22 February 2019 — Stories
By Vita Ramanauskaité and Eleni Kanelli
This is the second blog of our sustainable finance series. Read our first blogpost Sustainable finance: what’s it got to do with accountants? to know how accountants’ daily work contributes to a sustainable economic growth.
Our environment is in crisis, and we have ignored it for too long. We are now pressed to radically change the way we live and do business.
Business has brought us here, as markets have ignored environmental or social costs to pursue profit. But business can also help get us out, by driving markets towards more sustainable practices.
Accountants are part of the solution. They can help companies make the right changes to reduce their environmental footprint – and costs. Together, we can harness corporate power to make the necessary shift to a sustainable economy.
Businesses must change their benchmarks for success if they want to be sustainable in the long run. Accountants can make a real difference by: measuring impacts, disclosing information, and add credibility to what is reported.
Companies must measure more than financial performance; they must also properly measure the environmental and social impact of their economic activities. These measurements are aimed at supporting action and decisions, they shouldn’t be regarded as just a compliance exercise.
Measurements must be based on an appropriate methodology and professional judgement. Products and services must undergo science-based life cycle impact assessments, such as farm-to-fork , on what damage is being incurred where.
We also need to measure the same things in the same ways. This means moving towards global standards for sustainability, as has been successfully done for financial reporting with the IFRS.
Accountants are in the business of measuring and they already have a long standing experience of how these measurements can be done. Disclosing these measurement enhances their decision-making value. This is done by expanding corporate reporting to include non-financial aspects.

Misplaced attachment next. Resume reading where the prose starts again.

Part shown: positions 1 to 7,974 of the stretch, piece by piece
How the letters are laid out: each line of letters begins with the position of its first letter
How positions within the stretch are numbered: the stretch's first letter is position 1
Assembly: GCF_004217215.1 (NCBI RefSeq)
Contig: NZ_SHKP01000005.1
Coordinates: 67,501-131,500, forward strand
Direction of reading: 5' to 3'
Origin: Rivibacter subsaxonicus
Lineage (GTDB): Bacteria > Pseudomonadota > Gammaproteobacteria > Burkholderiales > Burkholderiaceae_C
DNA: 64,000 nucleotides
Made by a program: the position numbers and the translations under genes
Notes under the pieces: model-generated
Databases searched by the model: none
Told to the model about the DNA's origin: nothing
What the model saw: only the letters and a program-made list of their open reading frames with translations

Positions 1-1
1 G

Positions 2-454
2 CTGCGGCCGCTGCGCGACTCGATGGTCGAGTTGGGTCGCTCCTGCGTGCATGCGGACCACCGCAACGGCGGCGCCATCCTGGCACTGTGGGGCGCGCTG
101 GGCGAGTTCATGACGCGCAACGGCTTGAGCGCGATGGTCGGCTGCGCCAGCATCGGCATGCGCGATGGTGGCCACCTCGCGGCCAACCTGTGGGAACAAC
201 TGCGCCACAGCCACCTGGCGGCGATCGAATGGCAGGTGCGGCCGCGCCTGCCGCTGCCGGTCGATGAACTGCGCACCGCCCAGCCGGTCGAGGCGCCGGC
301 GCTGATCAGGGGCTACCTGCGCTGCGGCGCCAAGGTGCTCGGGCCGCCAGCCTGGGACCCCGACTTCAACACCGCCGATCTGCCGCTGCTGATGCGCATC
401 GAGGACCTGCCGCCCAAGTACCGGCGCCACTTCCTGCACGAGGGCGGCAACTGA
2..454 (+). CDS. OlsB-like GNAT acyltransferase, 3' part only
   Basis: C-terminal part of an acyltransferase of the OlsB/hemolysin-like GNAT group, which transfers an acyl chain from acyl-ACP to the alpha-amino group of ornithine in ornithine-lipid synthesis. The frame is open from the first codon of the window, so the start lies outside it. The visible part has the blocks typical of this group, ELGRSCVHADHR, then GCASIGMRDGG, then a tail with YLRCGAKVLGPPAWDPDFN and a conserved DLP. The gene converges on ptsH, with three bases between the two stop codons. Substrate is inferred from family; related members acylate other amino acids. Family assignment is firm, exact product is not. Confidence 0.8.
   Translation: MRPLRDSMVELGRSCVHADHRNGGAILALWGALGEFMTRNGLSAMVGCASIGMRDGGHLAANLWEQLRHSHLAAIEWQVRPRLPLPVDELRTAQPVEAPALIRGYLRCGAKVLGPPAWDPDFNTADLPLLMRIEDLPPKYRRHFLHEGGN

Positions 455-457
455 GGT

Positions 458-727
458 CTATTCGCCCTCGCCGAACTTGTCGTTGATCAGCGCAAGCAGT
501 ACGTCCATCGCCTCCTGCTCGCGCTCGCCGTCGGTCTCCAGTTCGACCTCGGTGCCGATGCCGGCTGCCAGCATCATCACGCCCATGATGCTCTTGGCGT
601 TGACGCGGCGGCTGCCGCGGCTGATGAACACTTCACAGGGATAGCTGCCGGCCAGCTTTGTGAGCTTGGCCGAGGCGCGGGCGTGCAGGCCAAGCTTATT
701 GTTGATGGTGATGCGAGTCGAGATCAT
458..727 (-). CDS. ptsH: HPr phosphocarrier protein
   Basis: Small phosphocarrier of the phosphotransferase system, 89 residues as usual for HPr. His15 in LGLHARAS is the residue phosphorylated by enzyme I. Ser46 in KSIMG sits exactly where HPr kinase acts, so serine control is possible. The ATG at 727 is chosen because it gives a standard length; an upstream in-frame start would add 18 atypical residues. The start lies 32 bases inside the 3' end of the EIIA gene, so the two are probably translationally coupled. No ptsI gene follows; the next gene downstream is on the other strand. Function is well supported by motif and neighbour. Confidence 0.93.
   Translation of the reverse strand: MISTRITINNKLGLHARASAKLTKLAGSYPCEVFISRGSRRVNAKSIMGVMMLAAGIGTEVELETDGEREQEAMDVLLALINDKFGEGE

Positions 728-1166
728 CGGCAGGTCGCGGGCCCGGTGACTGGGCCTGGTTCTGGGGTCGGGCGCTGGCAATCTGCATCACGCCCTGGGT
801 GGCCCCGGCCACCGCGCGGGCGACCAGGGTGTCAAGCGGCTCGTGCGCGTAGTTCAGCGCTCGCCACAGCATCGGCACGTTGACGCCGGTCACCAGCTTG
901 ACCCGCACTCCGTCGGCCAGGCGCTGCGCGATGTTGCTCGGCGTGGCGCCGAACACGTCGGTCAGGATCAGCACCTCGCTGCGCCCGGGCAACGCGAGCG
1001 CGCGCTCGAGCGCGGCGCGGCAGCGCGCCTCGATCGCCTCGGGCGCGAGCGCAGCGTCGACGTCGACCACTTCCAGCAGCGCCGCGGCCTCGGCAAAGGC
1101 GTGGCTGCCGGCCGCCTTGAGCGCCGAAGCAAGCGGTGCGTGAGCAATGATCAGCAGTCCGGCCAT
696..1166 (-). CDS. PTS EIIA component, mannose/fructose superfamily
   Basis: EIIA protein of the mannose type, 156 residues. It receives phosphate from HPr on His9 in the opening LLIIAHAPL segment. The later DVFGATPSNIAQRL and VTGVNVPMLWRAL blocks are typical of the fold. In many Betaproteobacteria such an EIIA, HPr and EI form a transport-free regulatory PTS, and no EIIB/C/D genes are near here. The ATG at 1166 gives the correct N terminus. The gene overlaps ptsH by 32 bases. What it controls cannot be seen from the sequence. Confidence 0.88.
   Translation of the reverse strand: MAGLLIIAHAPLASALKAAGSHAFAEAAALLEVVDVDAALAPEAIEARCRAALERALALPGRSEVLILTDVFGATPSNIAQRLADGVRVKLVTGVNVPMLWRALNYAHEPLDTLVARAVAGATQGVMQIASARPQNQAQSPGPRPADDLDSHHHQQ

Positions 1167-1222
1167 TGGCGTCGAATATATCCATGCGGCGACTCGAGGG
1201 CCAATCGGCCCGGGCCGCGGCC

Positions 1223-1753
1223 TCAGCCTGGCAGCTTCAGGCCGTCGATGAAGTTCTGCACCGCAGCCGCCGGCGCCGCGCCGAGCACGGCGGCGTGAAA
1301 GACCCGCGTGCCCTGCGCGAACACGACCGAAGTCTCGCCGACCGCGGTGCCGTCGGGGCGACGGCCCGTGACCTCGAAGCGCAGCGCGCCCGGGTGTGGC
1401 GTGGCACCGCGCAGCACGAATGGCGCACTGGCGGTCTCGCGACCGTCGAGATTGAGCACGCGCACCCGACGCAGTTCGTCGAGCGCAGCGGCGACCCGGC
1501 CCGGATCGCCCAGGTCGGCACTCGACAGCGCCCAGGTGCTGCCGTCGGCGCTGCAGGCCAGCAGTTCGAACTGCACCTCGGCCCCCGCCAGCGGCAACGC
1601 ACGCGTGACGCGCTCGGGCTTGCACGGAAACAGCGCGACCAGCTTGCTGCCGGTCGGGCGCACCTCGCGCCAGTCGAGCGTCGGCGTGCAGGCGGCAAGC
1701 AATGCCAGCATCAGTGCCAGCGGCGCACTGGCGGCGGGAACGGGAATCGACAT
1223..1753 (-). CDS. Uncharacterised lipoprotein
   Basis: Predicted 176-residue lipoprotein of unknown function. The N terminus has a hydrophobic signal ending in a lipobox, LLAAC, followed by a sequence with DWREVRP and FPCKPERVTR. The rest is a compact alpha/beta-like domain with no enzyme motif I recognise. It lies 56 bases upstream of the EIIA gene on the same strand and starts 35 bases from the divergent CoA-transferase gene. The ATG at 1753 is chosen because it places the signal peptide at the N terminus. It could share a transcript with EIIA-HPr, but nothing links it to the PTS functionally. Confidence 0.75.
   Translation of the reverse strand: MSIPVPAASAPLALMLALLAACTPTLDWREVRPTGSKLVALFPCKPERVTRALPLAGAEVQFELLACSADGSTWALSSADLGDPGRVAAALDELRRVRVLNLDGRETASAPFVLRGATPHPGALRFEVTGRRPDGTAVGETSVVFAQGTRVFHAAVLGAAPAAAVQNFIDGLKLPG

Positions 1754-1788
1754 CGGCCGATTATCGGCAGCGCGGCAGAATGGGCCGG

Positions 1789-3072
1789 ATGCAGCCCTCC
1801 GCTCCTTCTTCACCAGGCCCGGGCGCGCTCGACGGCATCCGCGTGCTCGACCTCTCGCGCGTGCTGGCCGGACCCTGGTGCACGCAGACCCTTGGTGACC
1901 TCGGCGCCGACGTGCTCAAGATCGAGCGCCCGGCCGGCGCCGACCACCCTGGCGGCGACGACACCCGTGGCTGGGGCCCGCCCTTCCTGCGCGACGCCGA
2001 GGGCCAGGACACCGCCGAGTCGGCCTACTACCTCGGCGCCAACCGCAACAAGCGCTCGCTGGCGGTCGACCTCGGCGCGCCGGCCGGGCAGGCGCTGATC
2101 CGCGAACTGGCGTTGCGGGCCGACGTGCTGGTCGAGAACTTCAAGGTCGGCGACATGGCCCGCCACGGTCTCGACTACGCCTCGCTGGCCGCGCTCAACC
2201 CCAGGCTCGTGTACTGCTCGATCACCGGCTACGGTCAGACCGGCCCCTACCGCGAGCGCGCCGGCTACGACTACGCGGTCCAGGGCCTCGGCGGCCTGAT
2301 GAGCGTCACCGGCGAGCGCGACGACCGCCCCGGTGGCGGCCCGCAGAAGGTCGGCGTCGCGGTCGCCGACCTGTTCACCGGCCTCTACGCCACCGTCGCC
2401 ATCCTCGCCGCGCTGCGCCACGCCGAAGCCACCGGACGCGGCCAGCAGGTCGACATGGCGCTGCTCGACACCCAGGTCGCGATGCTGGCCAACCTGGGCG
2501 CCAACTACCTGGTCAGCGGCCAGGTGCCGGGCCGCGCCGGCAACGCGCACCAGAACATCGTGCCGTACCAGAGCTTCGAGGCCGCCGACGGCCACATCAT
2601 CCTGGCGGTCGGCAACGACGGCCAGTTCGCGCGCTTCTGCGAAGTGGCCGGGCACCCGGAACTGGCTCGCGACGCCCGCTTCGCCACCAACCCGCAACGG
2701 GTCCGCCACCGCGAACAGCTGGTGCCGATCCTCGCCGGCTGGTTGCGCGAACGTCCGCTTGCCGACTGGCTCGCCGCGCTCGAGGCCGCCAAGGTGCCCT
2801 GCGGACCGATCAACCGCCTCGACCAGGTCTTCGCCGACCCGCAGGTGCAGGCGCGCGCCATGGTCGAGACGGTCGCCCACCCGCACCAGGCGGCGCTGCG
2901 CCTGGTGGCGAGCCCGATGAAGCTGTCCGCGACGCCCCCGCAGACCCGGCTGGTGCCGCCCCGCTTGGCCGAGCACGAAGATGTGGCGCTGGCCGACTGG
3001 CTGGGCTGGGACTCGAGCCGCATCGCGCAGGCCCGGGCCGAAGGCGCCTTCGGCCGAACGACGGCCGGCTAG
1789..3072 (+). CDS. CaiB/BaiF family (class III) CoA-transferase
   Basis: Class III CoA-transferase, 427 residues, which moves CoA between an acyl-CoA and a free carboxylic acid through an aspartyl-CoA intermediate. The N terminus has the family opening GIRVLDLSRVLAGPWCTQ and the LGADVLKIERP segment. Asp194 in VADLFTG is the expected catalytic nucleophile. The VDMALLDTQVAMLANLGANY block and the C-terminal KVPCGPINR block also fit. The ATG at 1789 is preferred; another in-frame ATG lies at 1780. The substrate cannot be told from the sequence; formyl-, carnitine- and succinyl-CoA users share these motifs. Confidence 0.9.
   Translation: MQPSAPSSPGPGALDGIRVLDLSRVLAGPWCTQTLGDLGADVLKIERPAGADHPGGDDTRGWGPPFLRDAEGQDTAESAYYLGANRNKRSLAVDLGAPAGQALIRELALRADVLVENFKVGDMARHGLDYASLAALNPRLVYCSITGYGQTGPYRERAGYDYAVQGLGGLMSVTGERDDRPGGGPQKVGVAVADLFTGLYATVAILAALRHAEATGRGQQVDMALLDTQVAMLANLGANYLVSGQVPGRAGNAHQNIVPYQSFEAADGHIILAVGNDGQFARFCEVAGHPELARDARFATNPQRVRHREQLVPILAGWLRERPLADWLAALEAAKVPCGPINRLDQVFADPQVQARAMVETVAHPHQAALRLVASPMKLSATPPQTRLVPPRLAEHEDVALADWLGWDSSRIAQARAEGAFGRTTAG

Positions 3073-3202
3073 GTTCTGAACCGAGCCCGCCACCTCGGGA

Transparency is key here. Today, technology enables greater transparency than ever. Further, it is no longer possible for a company to control all of the information . Companies should understand that it is more cost-efficient to disclose information, even bad news, themselves rather than having it disclosed by others.
Reported information needs to encompass not only historic financial data, but also ESG and forward-looking information over the short, medium and long term. And the information needs to be integrated so that business decisions are taken on a holistic basis, with all aspects and impacts considered.
Here too, the accountancy profession has solid experience to report on sustainability data as well.
Trust is the foundation of markets and societies. But greenwashing undermines that trust. Financial and non-financial information such as environmental records of companies need to be reliable and trustworthy to enable investors and other stakeholders make the right decisions.
It is therefore important to have an independent expert opinion on the process used to collect and analyse the data; and to verify how accurate and exhaustive the data reported is.
In all human collective endeavours, delivery and progress have always depended on measurement, transparency and trust. This is why accountants have a key role to play in the challenge of reversing climate change.
In our next blog on sustainability, we will go into the steps that accountants can take to help companies to become more sustainable.